With dominant supermajorities in the General Assembly, the Republicans have a stranglehold on power and the ability to get things done in Kentucky. As long as Republicans work together, they can find solutions to pass legislation, and, if needed, override vetos from Kentucky’s Democratic governor, Andy Beshear.
Looking first at the ability to get things done, then at the track record, and listening to who insiders think is on the rise led to this first power rankings list of Kentucky Fried Politics top 15 legislators in the Kentucky General Assembly.
- Senate President Robert Stivers, R-Manchester. The Republican attorney has been in the upper chamber for the last 24 years learning the tricks and power of the General Assembly. Stivers attained the position of Senate President in 2013 when Sen. David Williams stepped down to assume a judgeship. Stivers works closely with his leadership team and has a history of delivering on deals when it counts. Stivers previously served as majority floor leader from 2008 – 2012.
- Senate Majority Floor Leader Damon Thayer, R-Georgetown. Thayer also leveled up in 2013, becoming the Senate Majority Flood Leader. He’s instrumental in what passes and what flounders during the session. Out of session, Thayer owns a marketing and PR firm, an equine venture LLC, and he recently started a new venture as co-Kentucky Senator Bourbon. Thayer has been in office since 2003 and knows the game of politics often offering campaign guidance.
- House Speaker David Osborne, R-Prospect. The leader of the lower chamber, “Ozzie,” as he’s known amongst members assumed the Speaker’s dais in 2019. Osborne has seen a historic shift in the House of Representatives. Osborne controls a supermajority in a chamber held by Democrats for 95 years prior to the GOP garnering control in the 2016 elections.
- Senate Budget Chairman Chris McDaniel, R-Taylor Mill. The northern Kentuckian is one of the most powerful lawmakers as his committee plays an oversized role in controlling the purse strings. McDaniel was named the budget chairman in 2017 when Republicans assumed control of the House. He has been in the legislature since 2013.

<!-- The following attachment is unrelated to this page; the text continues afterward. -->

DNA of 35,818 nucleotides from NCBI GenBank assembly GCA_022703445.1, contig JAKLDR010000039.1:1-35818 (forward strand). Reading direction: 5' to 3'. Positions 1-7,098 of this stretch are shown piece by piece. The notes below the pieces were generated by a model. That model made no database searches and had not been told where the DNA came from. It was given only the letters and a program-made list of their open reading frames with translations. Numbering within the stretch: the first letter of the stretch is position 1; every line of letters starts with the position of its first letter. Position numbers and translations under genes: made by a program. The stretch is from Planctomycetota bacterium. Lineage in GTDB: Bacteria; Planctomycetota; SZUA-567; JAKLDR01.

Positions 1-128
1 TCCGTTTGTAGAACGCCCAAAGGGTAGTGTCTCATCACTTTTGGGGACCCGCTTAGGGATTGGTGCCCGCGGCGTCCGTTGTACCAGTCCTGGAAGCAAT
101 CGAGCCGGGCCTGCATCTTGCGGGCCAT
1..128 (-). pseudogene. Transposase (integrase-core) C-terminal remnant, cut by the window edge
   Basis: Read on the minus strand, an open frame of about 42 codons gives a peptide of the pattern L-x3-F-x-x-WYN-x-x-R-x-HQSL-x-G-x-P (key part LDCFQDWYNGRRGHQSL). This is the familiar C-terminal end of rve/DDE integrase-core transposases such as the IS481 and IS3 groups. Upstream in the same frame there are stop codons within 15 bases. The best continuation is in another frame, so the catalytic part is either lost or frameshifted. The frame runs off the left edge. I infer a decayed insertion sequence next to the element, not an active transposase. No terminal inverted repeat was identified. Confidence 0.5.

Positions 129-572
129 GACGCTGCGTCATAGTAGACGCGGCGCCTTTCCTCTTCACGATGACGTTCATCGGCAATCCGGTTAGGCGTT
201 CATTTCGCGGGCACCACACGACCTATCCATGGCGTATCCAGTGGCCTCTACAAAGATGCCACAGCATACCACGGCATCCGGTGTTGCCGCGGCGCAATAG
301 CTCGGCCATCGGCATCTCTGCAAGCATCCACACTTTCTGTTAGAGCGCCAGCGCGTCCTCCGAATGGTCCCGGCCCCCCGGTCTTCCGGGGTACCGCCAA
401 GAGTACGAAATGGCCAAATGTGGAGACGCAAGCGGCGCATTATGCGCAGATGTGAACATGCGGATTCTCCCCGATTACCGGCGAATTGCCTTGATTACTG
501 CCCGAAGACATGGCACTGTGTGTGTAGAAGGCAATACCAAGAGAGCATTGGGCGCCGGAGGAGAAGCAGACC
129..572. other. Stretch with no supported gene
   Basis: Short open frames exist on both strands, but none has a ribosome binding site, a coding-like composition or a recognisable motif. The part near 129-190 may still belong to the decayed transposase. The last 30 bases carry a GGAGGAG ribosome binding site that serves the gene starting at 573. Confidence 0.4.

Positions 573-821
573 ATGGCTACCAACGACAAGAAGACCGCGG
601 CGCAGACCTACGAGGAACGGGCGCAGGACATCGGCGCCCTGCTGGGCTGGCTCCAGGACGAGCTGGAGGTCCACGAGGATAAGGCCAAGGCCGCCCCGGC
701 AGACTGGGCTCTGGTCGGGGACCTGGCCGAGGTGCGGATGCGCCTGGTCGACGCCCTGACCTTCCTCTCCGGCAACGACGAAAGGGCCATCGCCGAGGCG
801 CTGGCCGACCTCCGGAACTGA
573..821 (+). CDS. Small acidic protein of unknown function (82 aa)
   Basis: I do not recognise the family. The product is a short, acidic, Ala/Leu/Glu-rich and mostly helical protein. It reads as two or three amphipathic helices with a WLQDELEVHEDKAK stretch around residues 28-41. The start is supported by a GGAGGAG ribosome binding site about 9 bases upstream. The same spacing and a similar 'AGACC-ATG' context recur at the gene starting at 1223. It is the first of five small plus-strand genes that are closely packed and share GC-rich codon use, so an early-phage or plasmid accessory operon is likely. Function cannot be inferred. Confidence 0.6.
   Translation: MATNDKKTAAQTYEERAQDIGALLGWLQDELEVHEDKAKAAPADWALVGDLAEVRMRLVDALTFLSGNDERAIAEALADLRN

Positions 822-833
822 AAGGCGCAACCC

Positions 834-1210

- House Budget Chairman Jason Petrie, R-Elkton. This south-western Kentucky lawmaker has only been in office since 2017 but is up and coming. Petrie is positioned as one of the leaders of the rural GOP caucus. While he is currently the House Budget Chairman he has also positioned himself to run for House speaker if the time arises.
- House Majority Floor Leader Rep. Steven Rudy, R-Paducah. – The former budget chairman stepped up to lead the House as the Republican floor leader – moving bills through the lower chamber. Rudy is also vying for the speaker’s seat, at the right time – angling for the same block of rural votes as Petrie. Rudy locked horns with U.S. Senate Leader Mitch McConnell this session, filing his own bill which would replace the governor’s ability to name a U.S. Senate successor in the event of a vacancy. The General Assembly backed a senate version of the bill, which I wrote about for the Intercept, breaking the news that it was McConnell behind the push for the legislation.
- Senate Majority Caucus Chair Julie Raque Adams, R-Louisville. – She leads a large group of 30 Republicans in the caucus. In the Senate leadership group, Adams is the lone voice for the largest city in the state and a voice for women – of which there only three in the GOP caucus.
- Senate Minority Leader Morgan McGarvey, D-Louisville. Even amongst Republicans McGarvey is well regarded and acknowledged for working across the aisle. McGarvey was a key player in several bills the past session, including the no-knock warrant legislation.
- Rep. Samara Heavrin, R-Leitchfield. Born in 1992, she’s one of the youngest legislators in the General Assembly, but is well respected and seen as a legislator on the rise. Heavrin won a special election in 2019 to replace Tim Moore when he retired. She is well-liked and connected in Republican circles. She worked for state Treasurer Allison Ball and is connected to Congressman Guthrie and Sen. Rand Paul.
- Rep. Jason Nemes, R-Louisville. He was expected to have a tough race in 2020 but was able to run away with his race in what could be a swing district. Nemes is a trial lawyer, but formerly ran the Administrative Office of the Courts, so often sees both sides of legal issues before a legislature that has no prosecutorial or judicial voices.
- Rep. Kim Moser, R-Taylor Mill. Moser plays to her strengths in the legislature and it’s paying off, she is a major voice on health care among lawmakers as the chairwoman of the House Health and Family Services Committee. Moser’s stock is on the rise and is being positioned for an eventual run for Congress.
- Sen. Ralph Alvarado, R- Winchester. Alvarado chairs the Senate Health and Welfare Committee, he takes the helm on complicated issues and boils them down for the upper chamber. He is a doctor and also ended up on the ballot with Gov. Matt Bevin in the 2019 election as his running mate.
- Sen. Max Wise, R-Campbellsville. The Senate Education Chairman finds himself at the crux of major debates on a variety of topics in the General Assembly. The former FBI analyst is a leader on pharmacy issues in the legislature.
- Rep. Adam Koenig, R-Erlanger. The northern Kentuckian chairs the licensing and occupations committee, giving him the ability to practically rewrite all the business laws in the state. He’s also single-handedly rewriting the state’s antiquated liquor laws. He has no problem voting against his own party.
- Rep. Matt Koch, R-Paris. – The horse farmer has led the way the past session in passing legislation to resume historical racing in the Commonwealth after a state Supreme Court decision. Koch was elected in 2019 claiming the once Democratic district.